“The most important result is that what we did not expect — that in the conservative-treatment group, most of them also had a quick recovery,” Peul tells WebMD. “It was slower than the early-surgery group. And 39% had longer-lasting leg pain and needed surgery. But at one year, the results for the two groups are nearly equal. Even at three and six months, the outcomes were not that much different.”
Patients whose surgery was delayed got just as good results as those who had surgery right away.
“So for leg pain, if you cannot cope with the pain, there is a quite good reason to have surgery early,” Peul says. “But if you can stand the leg pain and have enough medication and cortisone shots, you can postpone and even evade surgery. And patients have to be informed that whether surgery is done now or later, they will have the same outcomes.”
Current recommendations are for patients to wait six weeks to see whether their sciatica gets better.
“I think we should wait at least two extra months to see if the patient is recovering. If not, or if the pain is worsening, surgery should be done early if the patient is asking for it,” Peul says. “If the patient can sustain the pain, waiting is the best strategy. But if the patient very badly wants to do it, early surgery is a good choice.”
Surgery does not always work. Peul says that one in 20 patients with severe sciatica has continued pain even after back surgery.
What Do I Do When I Have Back Pain?
If the pain is a new pain and is related to a movement, first try to find some type of exercise or position that relieves your pain. Many people find relief from going for a walk or a swim. As long as your legs don’t feel weak or that you may fall, it’s a good idea to keep moving.
These positions are also known to be helpful for many cases of low back pain, especially if it’s related to a disc injury:
If there is a lot of pain at first, anti-inflammatory medicine such as Ibuprofen can help in the short term. Putting some ice or heating/cooling creams on the area can also be relieving.
If the problem persists even with some of these techniques, it might be a good time to seek a professional opinion.
When you first have a pain complaint, I would urge you to schedule an appointment with a Primary Care Physician (PCP).
PCPs generally fall into the category of general doctors who are able to see patients without any special recommendation. These are generalists and chiropractors.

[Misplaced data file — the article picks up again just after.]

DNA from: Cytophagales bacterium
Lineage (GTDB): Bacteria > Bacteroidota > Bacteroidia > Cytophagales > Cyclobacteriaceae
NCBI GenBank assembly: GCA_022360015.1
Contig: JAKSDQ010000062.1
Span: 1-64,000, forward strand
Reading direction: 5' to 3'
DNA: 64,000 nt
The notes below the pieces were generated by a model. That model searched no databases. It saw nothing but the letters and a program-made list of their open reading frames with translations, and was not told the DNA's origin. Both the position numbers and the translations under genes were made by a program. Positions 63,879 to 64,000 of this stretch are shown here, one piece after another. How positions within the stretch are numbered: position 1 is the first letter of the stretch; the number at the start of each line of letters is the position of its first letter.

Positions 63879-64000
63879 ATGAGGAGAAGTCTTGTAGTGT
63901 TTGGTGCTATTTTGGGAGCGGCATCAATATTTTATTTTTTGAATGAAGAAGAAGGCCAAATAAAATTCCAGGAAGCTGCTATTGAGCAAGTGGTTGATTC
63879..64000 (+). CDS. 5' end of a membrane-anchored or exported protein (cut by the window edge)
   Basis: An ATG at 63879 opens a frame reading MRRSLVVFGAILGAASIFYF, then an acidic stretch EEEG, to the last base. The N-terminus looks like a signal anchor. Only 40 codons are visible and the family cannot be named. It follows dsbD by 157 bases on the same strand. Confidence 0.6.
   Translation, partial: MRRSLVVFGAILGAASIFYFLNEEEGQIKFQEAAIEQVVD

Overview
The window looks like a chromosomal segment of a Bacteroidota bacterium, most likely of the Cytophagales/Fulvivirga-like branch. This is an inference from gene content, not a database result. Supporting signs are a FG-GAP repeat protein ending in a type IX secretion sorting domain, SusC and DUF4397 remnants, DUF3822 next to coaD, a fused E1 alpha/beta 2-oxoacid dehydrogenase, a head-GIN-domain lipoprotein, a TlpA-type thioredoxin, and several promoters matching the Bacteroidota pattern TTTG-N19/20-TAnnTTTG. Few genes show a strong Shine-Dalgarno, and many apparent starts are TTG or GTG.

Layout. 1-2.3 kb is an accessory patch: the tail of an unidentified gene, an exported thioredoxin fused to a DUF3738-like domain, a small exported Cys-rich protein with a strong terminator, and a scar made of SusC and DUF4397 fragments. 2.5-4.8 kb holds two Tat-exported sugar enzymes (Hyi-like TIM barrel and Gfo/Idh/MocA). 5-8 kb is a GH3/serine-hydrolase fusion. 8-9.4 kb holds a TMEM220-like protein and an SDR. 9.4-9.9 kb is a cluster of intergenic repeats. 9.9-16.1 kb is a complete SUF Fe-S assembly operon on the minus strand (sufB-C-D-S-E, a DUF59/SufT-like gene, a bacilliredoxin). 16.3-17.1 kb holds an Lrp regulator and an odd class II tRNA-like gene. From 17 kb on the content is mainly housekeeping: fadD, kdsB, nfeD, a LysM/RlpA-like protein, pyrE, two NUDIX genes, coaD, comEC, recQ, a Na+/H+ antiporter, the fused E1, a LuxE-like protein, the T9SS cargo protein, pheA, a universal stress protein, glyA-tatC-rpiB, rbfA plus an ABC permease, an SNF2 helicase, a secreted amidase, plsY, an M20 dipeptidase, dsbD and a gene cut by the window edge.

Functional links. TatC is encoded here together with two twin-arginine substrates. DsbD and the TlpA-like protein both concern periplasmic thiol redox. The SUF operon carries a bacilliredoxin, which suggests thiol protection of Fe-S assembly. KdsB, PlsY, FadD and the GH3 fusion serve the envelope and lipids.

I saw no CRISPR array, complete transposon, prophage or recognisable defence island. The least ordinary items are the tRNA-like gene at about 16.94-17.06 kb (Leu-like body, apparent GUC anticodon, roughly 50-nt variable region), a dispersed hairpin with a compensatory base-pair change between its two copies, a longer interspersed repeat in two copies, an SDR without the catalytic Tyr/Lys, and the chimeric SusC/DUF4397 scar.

Generalists hold the MD degree. They are well-trained in the diagnosis, treatment of disease and dysfunction of the many internal body systems. In other words, a generalist is the best entry point if you think your problem is related to cardiovascular or organ dysfunction.
Chiropractors hold the DC degree. They are well-trained in the diagnosis, treatment of neuromusculoskeletal disease and dysfunction. In other words, a chiropractor is the best entry point if you think your problem is related to nerve, muscle, or skeletal dysfunction.
Both generalists and chiropractors will perform a thorough examination and give you a diagnosis and treatment based upon that diagnosis.
Putting It All Together
First, try to do some exercise at home and try some anti-inflammatory medications if the pain is bearable and movement-related.
Next, if you or someone you know is having a pain complaint that doesn’t seem to be getting better on its own, it’s probably time to get a professional examination and diagnosis.
If the diagnosis is a mechanical problem, then your chiropractor will give you a variety of treatment options and explain the injury to you.
Make sure that your doctor has you doing exercise alongside other types of treatment.
Finally, get back to regular sport and exercise as you feel better and better in order to minimize a problem coming back.
But the most important thing to remember is that in most cases back pain isn’t scary.
Wishing you a safe and happy week,
Stephen Shinault DC